How ironic that Russell Crowe won his Oscar last year for "Gladiator" when he preceded that with a superior performance in "The Insider," and now tops that with his John Nash. While initially, his performance seems too twitchy and tic-oriented, he quickly gets into the man's skin and disappears. He walks the line that makes his character brusque and aloof, yet fascinating enough that it's believable a beautiful woman would be interested in him. Every emotion, from panic to bemusement, through arrogance and humility is brilliantly executed as his character ages almost fifty years.
Equally good is Jennifer Connelly, whose love is always challenged but ultimately rewarded. Each period of their relationship makes new demands of the actress and she meets them head on in a fearless performance. Paul Bettany gives another charming turn as Nash's only true friend while Josh Lucas' Hansen is given a surprising character arc that the actor grows along with. Adam Goldberg ("Saving Private Ryan") makes a quiet impression as a Princeton alumnus who becomes Nash's assistant and Alicia's confidante.
Cinematographer Roger Deakins ("The Man Who Wasn't There") missteps initially, washing out initial Princeton scenes in a ghastly yellow, but rebounds capturing the remaining decades in styles befitting their periods. Editors Mike Hill and Dan Hanley make the perfect choices, letting the audience visit Nash's mental arena (subtle special effects highlight the patterns Nash sees in everyday objects) while keeping the outside perspective of surrounding characters.
Costume Designer Rita Tyack uses vintage clothing to dress Alicia with spectacular results. Aging makeup for Crowe is flawless, although less successful for Connelly.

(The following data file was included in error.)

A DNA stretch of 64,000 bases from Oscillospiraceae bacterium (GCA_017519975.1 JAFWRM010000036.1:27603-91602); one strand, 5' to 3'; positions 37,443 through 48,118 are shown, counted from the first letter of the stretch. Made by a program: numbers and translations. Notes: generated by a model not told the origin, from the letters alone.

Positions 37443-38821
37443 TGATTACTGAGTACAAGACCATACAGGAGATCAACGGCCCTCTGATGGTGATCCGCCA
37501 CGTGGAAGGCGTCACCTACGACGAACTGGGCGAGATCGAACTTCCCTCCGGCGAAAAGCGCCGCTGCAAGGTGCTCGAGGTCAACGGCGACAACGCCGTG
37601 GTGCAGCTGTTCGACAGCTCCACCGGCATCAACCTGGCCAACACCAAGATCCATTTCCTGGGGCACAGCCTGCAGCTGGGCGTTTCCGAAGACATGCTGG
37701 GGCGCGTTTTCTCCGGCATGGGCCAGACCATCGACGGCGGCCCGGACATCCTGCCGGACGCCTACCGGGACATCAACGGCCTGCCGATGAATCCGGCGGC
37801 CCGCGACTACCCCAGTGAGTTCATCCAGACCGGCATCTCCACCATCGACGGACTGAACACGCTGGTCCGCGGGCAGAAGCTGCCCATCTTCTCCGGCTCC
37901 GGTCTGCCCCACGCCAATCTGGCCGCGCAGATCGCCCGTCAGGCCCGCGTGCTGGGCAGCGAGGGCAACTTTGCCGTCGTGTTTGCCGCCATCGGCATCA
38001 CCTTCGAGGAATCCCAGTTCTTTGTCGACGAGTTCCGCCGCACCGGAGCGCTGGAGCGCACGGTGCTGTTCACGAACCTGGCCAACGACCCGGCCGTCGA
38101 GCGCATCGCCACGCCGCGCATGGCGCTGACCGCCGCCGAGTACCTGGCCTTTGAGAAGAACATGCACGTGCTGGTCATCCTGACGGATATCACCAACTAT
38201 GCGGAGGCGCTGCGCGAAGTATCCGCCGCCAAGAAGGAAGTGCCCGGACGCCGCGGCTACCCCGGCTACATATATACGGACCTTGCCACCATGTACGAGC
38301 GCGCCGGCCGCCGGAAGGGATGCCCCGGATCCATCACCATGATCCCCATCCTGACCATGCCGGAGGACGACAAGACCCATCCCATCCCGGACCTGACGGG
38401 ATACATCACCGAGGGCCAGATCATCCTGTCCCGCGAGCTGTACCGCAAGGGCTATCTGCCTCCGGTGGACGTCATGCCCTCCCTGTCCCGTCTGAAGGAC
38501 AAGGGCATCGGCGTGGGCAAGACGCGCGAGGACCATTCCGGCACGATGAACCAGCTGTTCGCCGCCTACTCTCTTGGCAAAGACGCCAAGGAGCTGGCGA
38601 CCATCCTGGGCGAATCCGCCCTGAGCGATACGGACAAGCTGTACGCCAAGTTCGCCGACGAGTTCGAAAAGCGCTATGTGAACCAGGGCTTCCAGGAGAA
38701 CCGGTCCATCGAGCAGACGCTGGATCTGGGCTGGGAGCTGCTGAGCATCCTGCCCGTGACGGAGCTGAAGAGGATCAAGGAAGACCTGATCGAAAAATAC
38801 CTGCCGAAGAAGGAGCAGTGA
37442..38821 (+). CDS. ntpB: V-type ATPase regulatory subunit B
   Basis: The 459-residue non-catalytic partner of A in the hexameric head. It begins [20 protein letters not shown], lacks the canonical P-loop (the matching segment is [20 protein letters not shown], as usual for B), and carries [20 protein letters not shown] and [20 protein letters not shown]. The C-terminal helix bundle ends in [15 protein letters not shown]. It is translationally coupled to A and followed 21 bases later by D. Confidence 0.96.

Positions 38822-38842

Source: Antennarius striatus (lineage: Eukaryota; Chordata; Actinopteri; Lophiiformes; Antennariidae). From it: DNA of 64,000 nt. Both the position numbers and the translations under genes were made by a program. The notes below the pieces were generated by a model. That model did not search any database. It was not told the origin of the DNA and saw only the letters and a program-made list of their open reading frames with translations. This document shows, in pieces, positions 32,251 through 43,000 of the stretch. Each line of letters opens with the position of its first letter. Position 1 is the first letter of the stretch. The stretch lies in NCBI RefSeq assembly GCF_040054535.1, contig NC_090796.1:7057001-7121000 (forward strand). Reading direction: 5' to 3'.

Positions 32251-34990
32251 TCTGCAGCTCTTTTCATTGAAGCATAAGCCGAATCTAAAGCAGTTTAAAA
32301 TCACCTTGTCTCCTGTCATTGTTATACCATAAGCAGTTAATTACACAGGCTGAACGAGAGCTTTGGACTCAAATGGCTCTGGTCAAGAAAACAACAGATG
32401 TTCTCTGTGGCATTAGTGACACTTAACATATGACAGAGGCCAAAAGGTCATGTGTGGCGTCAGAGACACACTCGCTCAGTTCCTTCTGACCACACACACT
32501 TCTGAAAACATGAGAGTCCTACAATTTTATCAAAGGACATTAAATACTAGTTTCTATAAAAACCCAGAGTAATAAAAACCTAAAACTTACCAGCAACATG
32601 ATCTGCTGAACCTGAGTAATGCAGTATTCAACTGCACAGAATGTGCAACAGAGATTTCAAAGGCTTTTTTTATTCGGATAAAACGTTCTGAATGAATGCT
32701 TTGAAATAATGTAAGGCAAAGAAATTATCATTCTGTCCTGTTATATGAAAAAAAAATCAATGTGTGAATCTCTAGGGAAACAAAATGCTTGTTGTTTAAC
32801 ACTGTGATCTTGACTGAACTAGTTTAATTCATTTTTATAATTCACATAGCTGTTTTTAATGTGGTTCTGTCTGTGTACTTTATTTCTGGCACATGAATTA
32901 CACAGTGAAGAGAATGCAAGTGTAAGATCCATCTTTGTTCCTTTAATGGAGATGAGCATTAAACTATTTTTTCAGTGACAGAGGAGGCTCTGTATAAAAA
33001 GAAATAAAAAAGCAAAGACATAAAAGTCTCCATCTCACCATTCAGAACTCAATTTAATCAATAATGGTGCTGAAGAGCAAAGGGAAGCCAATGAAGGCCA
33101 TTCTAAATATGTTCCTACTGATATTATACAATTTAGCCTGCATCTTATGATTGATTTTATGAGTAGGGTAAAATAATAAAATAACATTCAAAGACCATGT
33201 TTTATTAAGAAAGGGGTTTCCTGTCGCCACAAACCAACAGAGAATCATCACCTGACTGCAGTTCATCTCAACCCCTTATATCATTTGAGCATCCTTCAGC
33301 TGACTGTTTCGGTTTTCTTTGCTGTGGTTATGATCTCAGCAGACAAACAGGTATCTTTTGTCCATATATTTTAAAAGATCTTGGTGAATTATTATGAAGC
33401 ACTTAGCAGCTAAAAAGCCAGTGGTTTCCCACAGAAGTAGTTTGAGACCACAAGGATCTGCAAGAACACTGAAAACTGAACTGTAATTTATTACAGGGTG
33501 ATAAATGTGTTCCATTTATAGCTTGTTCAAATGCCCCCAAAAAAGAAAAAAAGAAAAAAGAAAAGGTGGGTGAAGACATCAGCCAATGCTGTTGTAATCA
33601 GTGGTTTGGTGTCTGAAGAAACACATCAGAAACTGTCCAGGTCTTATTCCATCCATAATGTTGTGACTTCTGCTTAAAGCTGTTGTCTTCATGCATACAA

Ron Howard has delivered his masterwork in "A Beautiful Mind."
Robin's Review: A-
Based, in part, on the biography of the life of Nobel Prize winner John Forbes Nash, Jr. by Sylvia Nasar and, in part, on the imaginings of screenwriter Akiva Goldsmith, director Ron Howard brings us the story of one man's struggle to overcome debilitating schizophrenia in "A Beautiful Mind."
In 1947 John Nash ((Russell Crowe) entered the graduate program for mathematics under Princeton University's most prestigious fellowship. The young genius, often said to have "two helpings of brains and a half a helping of heart," knows nothing of social niceties and feels he is too smart to have to attend class. In fact, he is obsessed with just one thing: finding a truly original idea. One night, while out with his classmates at a local bar where a stunning blond grabs their attention, Nash establishes a game theory on competition that contradicts 150-years of doctrine first set forth by the father of modern economics, Adam Smith.